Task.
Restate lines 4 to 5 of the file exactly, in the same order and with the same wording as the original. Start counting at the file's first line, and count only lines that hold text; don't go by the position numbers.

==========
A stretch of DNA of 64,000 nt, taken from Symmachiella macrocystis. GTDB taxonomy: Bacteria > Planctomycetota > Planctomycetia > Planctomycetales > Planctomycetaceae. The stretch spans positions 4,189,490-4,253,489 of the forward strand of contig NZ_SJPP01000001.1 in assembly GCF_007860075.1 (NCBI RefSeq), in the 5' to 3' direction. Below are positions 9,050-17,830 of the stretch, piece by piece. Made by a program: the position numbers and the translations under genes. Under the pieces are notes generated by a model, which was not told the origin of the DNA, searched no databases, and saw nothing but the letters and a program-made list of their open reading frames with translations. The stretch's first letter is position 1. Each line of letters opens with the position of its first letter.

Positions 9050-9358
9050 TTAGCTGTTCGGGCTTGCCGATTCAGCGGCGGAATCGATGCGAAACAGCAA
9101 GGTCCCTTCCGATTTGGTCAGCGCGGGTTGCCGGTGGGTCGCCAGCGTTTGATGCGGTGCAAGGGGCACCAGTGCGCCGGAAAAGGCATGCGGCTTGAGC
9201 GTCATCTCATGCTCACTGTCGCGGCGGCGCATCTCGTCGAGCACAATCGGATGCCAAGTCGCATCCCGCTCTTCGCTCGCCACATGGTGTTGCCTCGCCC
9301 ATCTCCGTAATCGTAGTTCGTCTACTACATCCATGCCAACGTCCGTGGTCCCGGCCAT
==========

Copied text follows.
9101 GGTCCCTTCCGATTTGGTCAGCGCGGGTTGCCGGTGGGTCGCCAGCGTTTGATGCGGTGCAAGGGGCACCAGTGCGCCGGAAAAGGCATGCGGCTTGAGC
9201 GTCATCTCATGCTCACTGTCGCGGCGGCGCATCTCGTCGAGCACAATCGGATGCCAAGTCGCATCCCGCTCTTCGCTCGCCACATGGTGTTGCCTCGCCC